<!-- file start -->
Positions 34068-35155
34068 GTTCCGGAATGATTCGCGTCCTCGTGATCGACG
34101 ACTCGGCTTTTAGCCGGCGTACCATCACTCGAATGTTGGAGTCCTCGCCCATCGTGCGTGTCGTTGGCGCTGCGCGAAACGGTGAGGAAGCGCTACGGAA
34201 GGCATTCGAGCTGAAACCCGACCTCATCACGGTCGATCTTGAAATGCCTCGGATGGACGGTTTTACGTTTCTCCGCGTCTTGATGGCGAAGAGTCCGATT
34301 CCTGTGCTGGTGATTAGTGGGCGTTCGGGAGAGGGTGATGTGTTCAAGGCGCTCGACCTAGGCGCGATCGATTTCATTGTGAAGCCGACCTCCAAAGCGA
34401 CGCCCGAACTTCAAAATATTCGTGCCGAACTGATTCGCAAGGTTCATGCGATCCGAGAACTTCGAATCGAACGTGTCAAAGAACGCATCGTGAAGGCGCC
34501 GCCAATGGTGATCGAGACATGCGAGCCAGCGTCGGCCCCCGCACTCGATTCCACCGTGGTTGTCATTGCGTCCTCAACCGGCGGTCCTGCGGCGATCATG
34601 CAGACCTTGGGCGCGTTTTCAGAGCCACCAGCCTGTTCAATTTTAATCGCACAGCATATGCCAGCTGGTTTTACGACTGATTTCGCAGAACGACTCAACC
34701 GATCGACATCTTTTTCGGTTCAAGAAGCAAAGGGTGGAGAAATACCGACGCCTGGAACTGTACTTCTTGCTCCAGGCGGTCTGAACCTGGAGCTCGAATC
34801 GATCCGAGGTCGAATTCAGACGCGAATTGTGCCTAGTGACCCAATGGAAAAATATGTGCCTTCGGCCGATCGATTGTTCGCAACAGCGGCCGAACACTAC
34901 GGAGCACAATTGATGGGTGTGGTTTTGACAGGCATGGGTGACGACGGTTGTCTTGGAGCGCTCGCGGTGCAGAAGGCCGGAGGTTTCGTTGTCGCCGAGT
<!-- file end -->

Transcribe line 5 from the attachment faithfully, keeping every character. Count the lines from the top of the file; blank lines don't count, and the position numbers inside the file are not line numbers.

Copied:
34301 CCTGTGCTGGTGATTAGTGGGCGTTCGGGAGAGGGTGATGTGTTCAAGGCGCTCGACCTAGGCGCGATCGATTTCATTGTGAAGCCGACCTCCAAAGCGA